State accepts Amir-Trimbobler marriage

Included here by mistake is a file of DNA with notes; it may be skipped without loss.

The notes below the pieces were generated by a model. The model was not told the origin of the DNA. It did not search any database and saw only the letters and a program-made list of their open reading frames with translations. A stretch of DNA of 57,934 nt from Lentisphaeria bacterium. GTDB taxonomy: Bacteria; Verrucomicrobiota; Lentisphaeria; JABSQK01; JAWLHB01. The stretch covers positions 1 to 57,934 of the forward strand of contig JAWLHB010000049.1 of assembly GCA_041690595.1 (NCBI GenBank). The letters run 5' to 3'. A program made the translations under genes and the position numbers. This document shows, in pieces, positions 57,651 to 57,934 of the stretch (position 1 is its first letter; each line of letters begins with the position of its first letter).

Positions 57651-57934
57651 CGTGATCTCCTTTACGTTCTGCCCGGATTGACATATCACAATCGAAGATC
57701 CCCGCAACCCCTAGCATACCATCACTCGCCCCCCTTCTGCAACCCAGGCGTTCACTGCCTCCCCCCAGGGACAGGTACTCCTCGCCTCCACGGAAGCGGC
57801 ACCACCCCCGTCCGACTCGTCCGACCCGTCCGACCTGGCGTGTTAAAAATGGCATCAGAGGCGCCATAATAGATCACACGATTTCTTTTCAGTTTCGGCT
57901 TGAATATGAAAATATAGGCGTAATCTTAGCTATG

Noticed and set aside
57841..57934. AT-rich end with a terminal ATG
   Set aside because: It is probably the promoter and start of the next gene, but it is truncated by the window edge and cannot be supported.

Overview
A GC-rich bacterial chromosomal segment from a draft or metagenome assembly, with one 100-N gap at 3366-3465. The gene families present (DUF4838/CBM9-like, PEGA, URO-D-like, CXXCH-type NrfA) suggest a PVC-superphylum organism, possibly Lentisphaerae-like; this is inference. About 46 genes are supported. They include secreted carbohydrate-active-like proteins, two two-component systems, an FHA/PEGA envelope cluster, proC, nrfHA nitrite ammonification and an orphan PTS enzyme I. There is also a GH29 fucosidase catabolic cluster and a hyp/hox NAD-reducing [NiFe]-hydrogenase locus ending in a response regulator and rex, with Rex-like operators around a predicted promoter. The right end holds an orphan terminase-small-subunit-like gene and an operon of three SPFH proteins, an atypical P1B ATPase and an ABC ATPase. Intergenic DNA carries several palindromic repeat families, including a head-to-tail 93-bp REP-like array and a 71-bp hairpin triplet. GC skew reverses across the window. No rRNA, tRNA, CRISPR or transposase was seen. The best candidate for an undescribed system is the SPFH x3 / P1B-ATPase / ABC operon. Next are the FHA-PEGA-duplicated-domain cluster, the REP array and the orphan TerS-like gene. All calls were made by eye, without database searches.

The State Attorney's Office informed the High Court of Justice on Sunday that it had decided to instruct the Interior Ministry to register Yigal Amir and Larissa Trimbobler as married. Deputy State Attorney Shai Nitzan told the court it was accepting the ruling of the Jerusalem District Rabbinical Court on July 10, 2005, to recognize the marriage. Amir is serving a life sentence for assassinating prime minister Yitzhak Rabin on November 4, 1995. The Prisons Service said it would continue to refuse to allow Amir and Trimbobler to hold a wedding ceremony or spend time together alone. However, early last year, Amir's father, Shlomo, came to visit him in jail. He left the cell with a ring and a marriage contract and brought them to Trimbobler in the presence of a rabbi and two witnesses. After the ceremony, Amir and Trimbobler declared that they were married and applied to the rabbinical court. In July, the Jerusalem District Rabbinical Court approved the procedure and declared they were married. When the Interior Ministry initially refused to register the couple as married, Trimbobler petitioned the High Court of Justice to force it to do so. In his response to the petition, Nitzan pointed out that the Supreme Court had ruled on many occasions that private marriages violated the public ordinance. As a result, the Interior Ministry asked the attorney-general and the state attorney for their opinion on the request to register Amir and Trimbobler. The State Attorney's Office found that in addition to the Supreme Court rulings against private marriages, there was also a rule according to the 'Excommunication of Jerusalem' code, preventing private marriages. It also found that the rabbinical courts themselves did not have a consistent record on requests to recognize private marriages. Furthermore, in the case of Amir and Trimbobler, one of the three dayanim (rabbinical judges) had ruled against recognizing the marriage while two voted in favor. At the end of the investigation, and after the rabbinical court corrected its original ruling by adding the date of the decision, the state agreed to recognize the marriage, wrote Nitzan.